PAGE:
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‘AI for Mayor’: Wyoming man speaks out after intel firm throws roadblock in bot’s landmark campaign

Victor Miller, the man behind Cheyenne mayoral candidate 'VIC', saw his AI bot somewhat blocked by technology firm OpenAI on Thursday, leading him to reassess.

A Wyoming man who filed for the state capital’s mayor’s race as an AI bot named “VIC” spoke to Fox News Digital this week about Vic’s landmark candidacy and a breaking setback he encountered moments before taping.

Victor Miller, who works at a Laramie County library, filed for candidacy in Cheyenne’s mayor’s race denoting his AI bot, “VIC.”

However, moments before Miller sat for a Fox News Digital interview, OpenAI announced it had shuttered his account. Miller said he still has access to “VIC’s” technology, but the company’s decision was a blow to his campaign.


Miller planned to go forward with a Thursday public event in Laramie County showcasing “VIC” despite OpenAI’s move.

“So the iteration of ‘VIC’ that was is no longer,” he said, later expressing hope that the impediment is not the end of AI in the political realm, including in Wyoming’s capital.

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“I’m a bit conflicted, to be honest. I think if I were to continue the course of trying to help my town by giving it access to this new technology, that I would just stay the course,” he said.

Miller said that one avenue would be not formally declaring that he would be voting as mayor with an AI bot, to avoid violating the terms OpenAI claimed he had.

“They’ve kind of forced my hand in a way, to join in this debate about open and closed models and about the fair and equal access to this new intelligence – which to me is a little bit bigger than what I wanted to do. I honestly just wanted to help my hometown.”

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Miller said he initially never envisioned running for office, let alone with or as an AI bot, but that his experiences dealing with government proved that something had to be done to bring about the transparency and accountability that constituents voted for.

He said he is both a big “public records advocate” and someone who is very interested in the AI sphere. When interactions with government left him “disgruntled” in the first regard, he realized that AI technology can be taught to understand and facilitate laws without human error or “contrary” behavior.

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“And that’s kind of where the idea was born, to start replacing some of these public officials with this new intelligence,” he said.

“I don’t know if I should embrace my new role as kind of a pawn in the game of between open and closed source [AI]. I will say that it feels bad to be shut out and having this technology taken away from you from a closed-source legacy company like OpenAI.”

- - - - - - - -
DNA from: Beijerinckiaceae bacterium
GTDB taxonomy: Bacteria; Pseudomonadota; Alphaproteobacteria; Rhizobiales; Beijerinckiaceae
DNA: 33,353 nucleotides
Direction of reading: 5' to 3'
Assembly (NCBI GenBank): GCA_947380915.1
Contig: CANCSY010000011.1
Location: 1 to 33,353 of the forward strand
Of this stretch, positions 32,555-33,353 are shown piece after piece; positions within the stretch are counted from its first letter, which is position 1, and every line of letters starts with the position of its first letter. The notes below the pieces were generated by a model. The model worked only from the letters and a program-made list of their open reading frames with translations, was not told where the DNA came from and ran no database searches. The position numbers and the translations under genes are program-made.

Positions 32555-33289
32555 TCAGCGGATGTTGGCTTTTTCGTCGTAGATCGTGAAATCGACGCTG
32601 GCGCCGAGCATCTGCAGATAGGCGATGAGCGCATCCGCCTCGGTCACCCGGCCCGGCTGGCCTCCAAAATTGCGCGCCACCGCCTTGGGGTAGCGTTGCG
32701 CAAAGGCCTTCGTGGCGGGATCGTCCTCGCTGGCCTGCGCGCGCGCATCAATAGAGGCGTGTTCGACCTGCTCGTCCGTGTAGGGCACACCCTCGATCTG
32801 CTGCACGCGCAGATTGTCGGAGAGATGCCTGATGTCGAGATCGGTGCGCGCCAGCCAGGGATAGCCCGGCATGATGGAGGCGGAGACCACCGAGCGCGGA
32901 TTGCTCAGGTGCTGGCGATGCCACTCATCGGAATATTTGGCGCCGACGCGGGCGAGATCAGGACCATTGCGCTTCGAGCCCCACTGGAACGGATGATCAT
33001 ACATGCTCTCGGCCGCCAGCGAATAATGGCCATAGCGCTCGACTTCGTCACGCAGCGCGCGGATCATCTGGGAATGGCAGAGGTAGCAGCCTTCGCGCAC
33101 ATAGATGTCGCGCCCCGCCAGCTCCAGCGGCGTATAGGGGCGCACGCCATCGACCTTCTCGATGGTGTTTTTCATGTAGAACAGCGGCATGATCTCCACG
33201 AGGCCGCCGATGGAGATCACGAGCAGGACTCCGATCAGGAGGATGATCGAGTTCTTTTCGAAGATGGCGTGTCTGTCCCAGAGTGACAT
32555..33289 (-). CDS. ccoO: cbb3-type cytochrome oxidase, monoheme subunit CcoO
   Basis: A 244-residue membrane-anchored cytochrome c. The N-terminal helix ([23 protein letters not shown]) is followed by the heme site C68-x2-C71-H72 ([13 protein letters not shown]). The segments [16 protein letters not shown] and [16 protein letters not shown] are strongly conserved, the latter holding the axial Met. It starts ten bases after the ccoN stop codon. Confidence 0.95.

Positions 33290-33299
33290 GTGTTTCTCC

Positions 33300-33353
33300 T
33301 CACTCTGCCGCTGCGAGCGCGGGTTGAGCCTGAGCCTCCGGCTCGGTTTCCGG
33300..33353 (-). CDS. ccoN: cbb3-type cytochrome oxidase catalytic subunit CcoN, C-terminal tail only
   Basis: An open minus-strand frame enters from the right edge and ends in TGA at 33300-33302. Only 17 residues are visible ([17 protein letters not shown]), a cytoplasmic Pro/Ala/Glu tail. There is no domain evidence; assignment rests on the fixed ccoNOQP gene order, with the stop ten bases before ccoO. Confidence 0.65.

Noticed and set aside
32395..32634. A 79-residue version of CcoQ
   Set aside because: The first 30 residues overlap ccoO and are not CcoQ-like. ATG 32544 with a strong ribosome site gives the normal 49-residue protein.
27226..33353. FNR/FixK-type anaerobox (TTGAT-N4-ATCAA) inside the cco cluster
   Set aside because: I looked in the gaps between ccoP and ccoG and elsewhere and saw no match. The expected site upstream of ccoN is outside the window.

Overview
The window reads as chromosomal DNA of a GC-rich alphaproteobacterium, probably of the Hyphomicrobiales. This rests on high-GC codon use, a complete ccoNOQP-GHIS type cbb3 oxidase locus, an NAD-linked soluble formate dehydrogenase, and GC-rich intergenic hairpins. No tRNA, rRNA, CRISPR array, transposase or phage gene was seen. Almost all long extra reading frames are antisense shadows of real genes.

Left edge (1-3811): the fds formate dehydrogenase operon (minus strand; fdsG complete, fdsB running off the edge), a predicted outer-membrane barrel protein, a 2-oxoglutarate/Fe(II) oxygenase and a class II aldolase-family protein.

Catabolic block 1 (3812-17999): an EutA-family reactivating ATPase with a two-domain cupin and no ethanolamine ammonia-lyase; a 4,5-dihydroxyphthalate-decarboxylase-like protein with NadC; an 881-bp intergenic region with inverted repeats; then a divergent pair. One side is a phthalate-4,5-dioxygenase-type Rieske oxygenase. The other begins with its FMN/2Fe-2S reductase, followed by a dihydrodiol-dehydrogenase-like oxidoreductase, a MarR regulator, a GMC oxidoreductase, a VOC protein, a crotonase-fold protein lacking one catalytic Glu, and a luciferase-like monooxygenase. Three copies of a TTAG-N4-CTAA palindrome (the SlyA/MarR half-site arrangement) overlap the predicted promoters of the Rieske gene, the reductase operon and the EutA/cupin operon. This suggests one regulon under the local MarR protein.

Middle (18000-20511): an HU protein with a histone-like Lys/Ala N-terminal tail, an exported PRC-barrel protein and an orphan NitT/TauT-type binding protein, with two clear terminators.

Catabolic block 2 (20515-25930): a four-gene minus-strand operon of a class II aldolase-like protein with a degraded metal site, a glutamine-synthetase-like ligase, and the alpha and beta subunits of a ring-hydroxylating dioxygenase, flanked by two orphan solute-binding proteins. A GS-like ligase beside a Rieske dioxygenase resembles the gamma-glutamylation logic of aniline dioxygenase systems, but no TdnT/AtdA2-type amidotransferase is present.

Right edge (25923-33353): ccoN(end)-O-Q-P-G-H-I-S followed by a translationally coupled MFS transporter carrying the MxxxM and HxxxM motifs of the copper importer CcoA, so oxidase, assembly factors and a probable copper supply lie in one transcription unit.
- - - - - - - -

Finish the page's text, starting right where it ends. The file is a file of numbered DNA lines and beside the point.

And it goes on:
Miller did publicly ask for leaders in the AI space to lend him a hand after the setback:

“And I would be remiss if I didn’t put out the call to ol’ Elon [Musk] himself,” he said.

“I need some money and some men up here to create a model, if it’s going to be open-source, and going forward, I don’t see any possibility of not having an open-source.”

Fox News Digital reached out to the communications arms of Musk-owned companies but mostly did not receive responses. X’s press office offered an automated reply: “Busy now, please check back later.”

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Like the internet in its early days, Miller said that AI must have its proponents for free and equal access to the technology behind “VIC.”

“I can tell you, as someone who has had it taken away for something that is a valid and beneficial use case, that it’s not good, we can’t have that happening,” he said.

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He initially told “VIC” it was going to be the mayor of Cheyenne and voting on ordinances – which led to several rounds of what he called “mock voting” by the bot, based on documents compiled from prior city council meetings.

Miller was also asked about a businessman in Brighton, England, who recently launched a similar campaign with “AI Steve.” Steve Endacott is standing to run for Parliament on July 4 with an AI-powered avatar. 

“I love it,” said Miller. “I think this [idea] either scales [up] or it’s nothing.

“And we need to replace politicians like our lives depend on it.”

In a statement to Fox News Digital, OpenAI spokesperson Liz Bougeois said the company took action against “VIC” “due to a violation of our policies against political campaigning.”

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In another statement, Wyoming Secretary of State Chuck Gray said county-level offices certify municipal candidates like “VIC,” but that his office is still watching the developments.

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Our office is tasked with ensuring uniform application of the Election Code and also handling complaints that may arise once any official action is taken,” Gray said.

“Wyoming law is clear that, to run for office, one must be a “qualified elector,” which necessitates being a real person. Therefore, an AI bot is not a qualified elector. Furthermore, even if “VIC (Virtual Integrated Citizen)” is being used as a fake name to appear on the ballot for a qualified elector, Wyoming law also requires that candidates running for office use the full name by which they are known.”

Gray said he wrote to Cheyenne municipal officials suggesting “VIC’s” application be rejected.

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